New PIN system implimented in libraries

Mandy Lind and Mandy Lind

In order to protect students’ privacy, University Libraries has implemented a new PIN system as of June 16.

Students are asked to create a PIN on the Library’s website and verify it when accessing information from their library account.

“In our continuing efforts to provide users with more independence and control over their accounts, we thought it would be useful at this point so that users could feel confident about having access to their account,” Lorraine Haricombe, University Libraries’ Dean, said.

According to Mary Beth Zachary, head of access services and circulation, there were two prior instances where students got access to other students’ private accounts, which is part of the reason why, she says, library officials were prompted to launch the new system.

“We are bound by FURPA to keep educational records private for all of our undergraduate students under the age of 21,” Zachary said. “So when we knew there was a problem, we knew we had to fix it.”

The new system insures that only the individual will have access to information on his or her account. According to Zachary, staff members will not have access to the number.

“The PIN number is just for the library user,” Zachary said. “There is field in the patron’s record, but it is encrypted, so staff cannot see it. All we can do is delete it.”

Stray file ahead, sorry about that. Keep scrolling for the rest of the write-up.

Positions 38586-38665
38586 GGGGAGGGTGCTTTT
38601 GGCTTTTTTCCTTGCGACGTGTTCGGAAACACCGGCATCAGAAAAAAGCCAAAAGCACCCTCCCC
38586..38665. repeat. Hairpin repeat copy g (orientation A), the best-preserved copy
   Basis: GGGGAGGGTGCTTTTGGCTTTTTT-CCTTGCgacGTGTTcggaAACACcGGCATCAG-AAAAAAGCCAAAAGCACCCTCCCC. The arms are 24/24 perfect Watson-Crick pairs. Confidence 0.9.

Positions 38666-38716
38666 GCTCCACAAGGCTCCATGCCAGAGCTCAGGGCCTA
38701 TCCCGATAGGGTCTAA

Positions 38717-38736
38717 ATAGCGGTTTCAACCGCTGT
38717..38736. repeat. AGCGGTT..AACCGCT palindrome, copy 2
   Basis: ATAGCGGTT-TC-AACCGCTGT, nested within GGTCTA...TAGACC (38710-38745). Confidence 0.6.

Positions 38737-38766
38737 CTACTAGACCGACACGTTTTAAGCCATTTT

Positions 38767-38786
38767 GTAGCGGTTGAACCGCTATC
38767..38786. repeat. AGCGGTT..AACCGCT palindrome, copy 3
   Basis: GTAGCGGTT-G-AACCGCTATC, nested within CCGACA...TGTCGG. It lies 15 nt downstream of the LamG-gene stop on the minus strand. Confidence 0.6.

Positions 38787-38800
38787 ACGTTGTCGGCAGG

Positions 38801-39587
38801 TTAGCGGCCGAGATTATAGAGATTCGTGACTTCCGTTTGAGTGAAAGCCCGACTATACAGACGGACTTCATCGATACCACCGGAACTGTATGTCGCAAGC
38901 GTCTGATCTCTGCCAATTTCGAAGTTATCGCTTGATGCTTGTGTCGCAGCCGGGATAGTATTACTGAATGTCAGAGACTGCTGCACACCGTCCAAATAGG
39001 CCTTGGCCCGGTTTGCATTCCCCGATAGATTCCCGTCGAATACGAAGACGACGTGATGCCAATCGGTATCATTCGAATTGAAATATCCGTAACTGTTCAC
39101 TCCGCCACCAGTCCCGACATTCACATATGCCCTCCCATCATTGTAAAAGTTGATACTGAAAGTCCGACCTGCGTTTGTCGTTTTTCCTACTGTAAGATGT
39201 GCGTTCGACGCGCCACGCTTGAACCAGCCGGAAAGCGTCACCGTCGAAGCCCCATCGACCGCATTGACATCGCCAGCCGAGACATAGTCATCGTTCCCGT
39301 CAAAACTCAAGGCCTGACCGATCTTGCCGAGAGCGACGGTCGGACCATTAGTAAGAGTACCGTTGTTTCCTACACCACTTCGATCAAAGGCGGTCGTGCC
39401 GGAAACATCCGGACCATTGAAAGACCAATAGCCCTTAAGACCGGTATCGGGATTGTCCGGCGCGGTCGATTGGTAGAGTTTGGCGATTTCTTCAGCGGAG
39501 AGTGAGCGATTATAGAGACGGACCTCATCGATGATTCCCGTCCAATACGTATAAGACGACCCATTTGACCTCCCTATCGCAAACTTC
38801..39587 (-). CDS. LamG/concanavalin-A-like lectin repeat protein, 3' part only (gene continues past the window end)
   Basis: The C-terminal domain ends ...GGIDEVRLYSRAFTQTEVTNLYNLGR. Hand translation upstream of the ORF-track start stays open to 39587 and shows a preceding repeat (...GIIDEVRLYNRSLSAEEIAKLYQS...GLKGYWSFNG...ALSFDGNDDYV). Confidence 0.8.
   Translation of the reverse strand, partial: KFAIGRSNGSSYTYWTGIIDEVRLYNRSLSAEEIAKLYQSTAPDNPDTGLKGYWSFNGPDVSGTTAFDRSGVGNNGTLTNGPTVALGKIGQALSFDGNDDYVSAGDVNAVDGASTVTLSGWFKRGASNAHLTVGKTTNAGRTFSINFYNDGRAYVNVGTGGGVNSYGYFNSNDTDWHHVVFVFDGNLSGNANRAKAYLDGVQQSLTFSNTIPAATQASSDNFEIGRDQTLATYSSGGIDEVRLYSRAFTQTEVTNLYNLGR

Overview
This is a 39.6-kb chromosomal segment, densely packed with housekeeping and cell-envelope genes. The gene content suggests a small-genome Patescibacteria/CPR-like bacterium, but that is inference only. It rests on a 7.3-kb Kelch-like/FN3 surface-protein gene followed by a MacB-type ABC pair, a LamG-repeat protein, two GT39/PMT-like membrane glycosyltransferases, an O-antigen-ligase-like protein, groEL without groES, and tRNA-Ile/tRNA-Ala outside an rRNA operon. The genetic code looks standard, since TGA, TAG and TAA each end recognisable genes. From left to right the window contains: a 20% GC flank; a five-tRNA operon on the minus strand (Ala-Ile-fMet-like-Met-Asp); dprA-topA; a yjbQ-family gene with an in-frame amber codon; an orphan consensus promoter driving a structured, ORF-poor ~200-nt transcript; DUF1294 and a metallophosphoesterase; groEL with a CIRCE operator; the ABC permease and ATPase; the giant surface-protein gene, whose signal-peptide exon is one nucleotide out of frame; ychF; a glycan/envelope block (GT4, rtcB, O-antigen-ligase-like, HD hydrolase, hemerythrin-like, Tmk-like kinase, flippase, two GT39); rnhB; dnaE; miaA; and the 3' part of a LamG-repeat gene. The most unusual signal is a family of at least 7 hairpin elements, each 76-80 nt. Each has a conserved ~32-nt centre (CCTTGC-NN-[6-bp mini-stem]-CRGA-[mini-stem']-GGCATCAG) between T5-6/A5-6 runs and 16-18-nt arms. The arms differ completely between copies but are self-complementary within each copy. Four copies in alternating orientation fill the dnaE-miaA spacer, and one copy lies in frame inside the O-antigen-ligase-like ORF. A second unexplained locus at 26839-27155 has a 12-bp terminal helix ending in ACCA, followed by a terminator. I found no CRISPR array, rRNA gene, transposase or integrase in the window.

If a student forgets a number Zachary advises that they contact the library through their BGNet account or go to the circulation desk and have an employee create a new PIN number.

Students will be required to use the PIN only when accessing a library account, not when requesting OhioLINK books or research databases, as the library originally intended.

“In our original message we said one would need to enter the PIN when you requested OhioLINK books or request remote access to databases, that’s not true,” Zachary said. “OhioLINK’s software is different, and we couldn’t tell if it was going to work because we could not test it until we went live, and when we did, it didn’t work the way we thought it would.”

Zachary says that this is actually good news for both students and officials.

“It’s good because what we wanted to protect was the patron’s library account, we didn’t want to create any unnecessary inconvenience,” Zachary said. “It works out very well for us and our patrons. Everyone’s needs are met.”

The library has also implemented another additional feature to the website entitled Preferred Searches, which will allow students to search the catalogue in their account, and save information obtained from that search.

“With this new feature there are several things you can do,” Bonna Boettcher, head of archives and research, said. “For example, if there’s a subject heading or word search that really describes a topic that you are working on and you want to be notified if the library gets any new related material, you can save the search.”

Boettcher says the new system is a way of tracking long term topics, and is great for notification.

“If you see something that is on order or in-process, and you want to know when it is ready, you can save the title of the book under Preferred Searches, and you’ll get an e-mail when it is ready to checkout,” Boettcher said.

For more information and updates concerning the new systems, students can visit or the University Libraries’ Web site.